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The White House, May 3, 1995
"We are a nation of immigrants. But we are also a Nation of laws. It
is wrong and ultimately self-defeating for a nation of immigrants to
permit the kind of abuse of our immigration laws we have seen in
recent years, and we must do more to stop it."
-- President Clintons 1995 State of the Union Message
The President today transmitted to the Congress a legislative
proposal entitled the "Immigration Enforcement Improvements Act of
1995." This legislation is part of the package of enforcement
initiatives the President announced in his State of the Union Message
on January 24, 1995, to aggressively secure our borders, speed the
deportation of illegal aliens, and better enforce the law prohibiting
the employment of illegal aliens.
This legislation will complement the President's unprecedented FY
1996 immigration budget to fund border control and immigration
enforcement initiatives and his February 7, 1995, Presidential
Memorandum, which directs the heads of the Executive Departments and
Agencies to take specific steps to fight illegal immigration. These
steps include: strengthened border control, intensified worksite
enforcement and work authorization verification efforts, expanded
detention and deportation capability (especially of criminal aliens),
additional coordination of deterrence strategies in selected
metropolitan areas, improved benefits verification, continuing work
with States to obtain more Federal help for certain State costs, and
emphasizing international cooperative efforts to jointly resolve
issues of illegal immigration.
Some of the most significant provisions of the legislation, which
will strengthen the Administration's strategy for combatting illegal
immigration, include those to:
* Authorize the Attorney General to increase the Border Patrol by no
fewer than 700 agents and add sufficient personnel to support those
agents for fiscal years 1996, 1997, and 1998.
* Authorize the Attorney General to increase the number of border
inspectors to a level adequate to assure full staffing.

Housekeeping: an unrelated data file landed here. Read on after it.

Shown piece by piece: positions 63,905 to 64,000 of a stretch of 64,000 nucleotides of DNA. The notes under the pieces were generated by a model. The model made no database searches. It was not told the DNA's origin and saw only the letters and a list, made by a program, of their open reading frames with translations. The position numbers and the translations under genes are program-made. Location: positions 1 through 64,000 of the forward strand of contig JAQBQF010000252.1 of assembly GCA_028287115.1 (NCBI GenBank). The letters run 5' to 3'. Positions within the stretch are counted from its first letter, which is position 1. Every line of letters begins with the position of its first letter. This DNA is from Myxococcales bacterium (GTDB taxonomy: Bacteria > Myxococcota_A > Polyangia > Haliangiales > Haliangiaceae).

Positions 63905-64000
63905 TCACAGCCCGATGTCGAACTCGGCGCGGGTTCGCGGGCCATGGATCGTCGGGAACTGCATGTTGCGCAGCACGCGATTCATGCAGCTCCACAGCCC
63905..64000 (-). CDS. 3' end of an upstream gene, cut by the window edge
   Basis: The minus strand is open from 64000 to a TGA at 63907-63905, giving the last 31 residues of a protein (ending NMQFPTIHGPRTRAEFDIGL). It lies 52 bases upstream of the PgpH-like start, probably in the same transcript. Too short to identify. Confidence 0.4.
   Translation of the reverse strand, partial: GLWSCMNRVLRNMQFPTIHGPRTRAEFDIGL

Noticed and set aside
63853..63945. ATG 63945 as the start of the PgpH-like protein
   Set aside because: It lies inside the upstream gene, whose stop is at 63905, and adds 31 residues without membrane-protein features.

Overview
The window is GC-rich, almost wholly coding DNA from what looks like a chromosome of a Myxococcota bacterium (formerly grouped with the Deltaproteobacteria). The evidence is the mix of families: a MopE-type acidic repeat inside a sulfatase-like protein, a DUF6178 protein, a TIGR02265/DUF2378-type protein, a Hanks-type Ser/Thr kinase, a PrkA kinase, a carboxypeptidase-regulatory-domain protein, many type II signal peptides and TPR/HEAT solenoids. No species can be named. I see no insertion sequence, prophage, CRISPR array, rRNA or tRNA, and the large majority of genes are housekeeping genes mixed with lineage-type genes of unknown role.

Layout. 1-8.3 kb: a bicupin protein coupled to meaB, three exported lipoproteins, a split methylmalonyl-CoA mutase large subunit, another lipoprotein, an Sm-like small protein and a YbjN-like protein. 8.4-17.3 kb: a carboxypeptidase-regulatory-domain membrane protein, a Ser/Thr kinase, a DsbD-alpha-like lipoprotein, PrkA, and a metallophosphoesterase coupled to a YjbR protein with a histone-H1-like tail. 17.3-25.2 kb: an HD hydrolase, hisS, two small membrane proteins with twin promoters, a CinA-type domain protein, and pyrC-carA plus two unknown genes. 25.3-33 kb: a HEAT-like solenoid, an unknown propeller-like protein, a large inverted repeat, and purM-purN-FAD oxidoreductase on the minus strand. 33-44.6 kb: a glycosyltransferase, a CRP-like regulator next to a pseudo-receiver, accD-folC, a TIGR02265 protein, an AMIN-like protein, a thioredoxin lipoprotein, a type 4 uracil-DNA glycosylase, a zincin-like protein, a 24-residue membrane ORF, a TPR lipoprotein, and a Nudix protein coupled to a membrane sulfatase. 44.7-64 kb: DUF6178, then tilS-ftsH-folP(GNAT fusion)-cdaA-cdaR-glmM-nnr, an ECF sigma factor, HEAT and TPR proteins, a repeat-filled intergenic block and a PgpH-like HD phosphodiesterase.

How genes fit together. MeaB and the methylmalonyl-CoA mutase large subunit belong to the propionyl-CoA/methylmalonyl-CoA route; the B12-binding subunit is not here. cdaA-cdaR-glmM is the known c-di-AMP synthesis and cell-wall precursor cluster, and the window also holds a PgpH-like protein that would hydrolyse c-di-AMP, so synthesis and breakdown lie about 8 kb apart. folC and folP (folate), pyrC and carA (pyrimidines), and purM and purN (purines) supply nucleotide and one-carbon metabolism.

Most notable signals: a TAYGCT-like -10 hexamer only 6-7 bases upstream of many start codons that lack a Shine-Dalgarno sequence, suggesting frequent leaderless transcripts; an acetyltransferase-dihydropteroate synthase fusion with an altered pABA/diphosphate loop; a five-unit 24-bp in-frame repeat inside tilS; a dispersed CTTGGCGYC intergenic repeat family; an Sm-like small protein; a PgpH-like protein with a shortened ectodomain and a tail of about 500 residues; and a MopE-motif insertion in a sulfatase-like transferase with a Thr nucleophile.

* Authorize an Employment Verification Pilot Program. The program
would test various methods of verifying work authorization status,
including using the Social Security Administration and Immigration
and Naturalization Service (INS) databases. The Pilot Program will
determine the most cost-effective, fraud-resistant, and
nondiscriminatory means of removing a significant incentive to
illegal immigration -- employment in the United States.
* Reduce the number of documents that may be used for employment
* Increase substantially the penalties for alien smuggling, illegal
reentry, failure to depart, employer violations, and immigration
* Streamline deportation and exclusion procedures so that the INS
can expeditiously remove more criminal aliens from the United States.
* Allow aliens to be excluded from entering the United States during
extraordinary migration situations or when the aliens are arriving on
board smuggling vessels. Persons with a credible fear of persecution
in their countries of nationality would be allowed to enter the
United States to apply for asylum.
* Expand the use of the Racketeer Influenced and Corrupt
Organizations (RICO) statute to authorize its use to pursue alien
smuggling organizations; permit the INS, with judicial authorization,
to intercept wire, electronic, and oral communications of persons
involved in alien smuggling operations; and make subject to
forfeiture all property, both real and personal, used or intended to
be used to smuggle aliens.
* Authorize Federal courts to require criminal aliens to consent to
their deportation as a condition of probation.
* Permit new sanctions to be imposed against countries that refuse
to accept the deportation of their nationals from the United States.
The proposal will allow the Secretary of State to refuse issuance of
all visas to nationals of those countries.
* Authorize a Border Services User Fee to help add additional
inspectors at high volume ports-of-entry. The new inspectors will
facilitate legal crossings; prevent entry by illegal aliens; and stop
cross-border drug smuggling. (Border States, working with local
communities, would decide whether the fee should be imposed in order
to improve infrastructure.)
This legislative proposal, together with the President's FY 1996
Budget and the Presidential Memorandum signed on February 7th, will
continue this Administration's unprecedented actions to combat
illegal immigration while facilitating legal immigration. Our
comprehensive strategy will protect the integrity of our borders and
laws without dulling the luster of our Nation's proud immigrant
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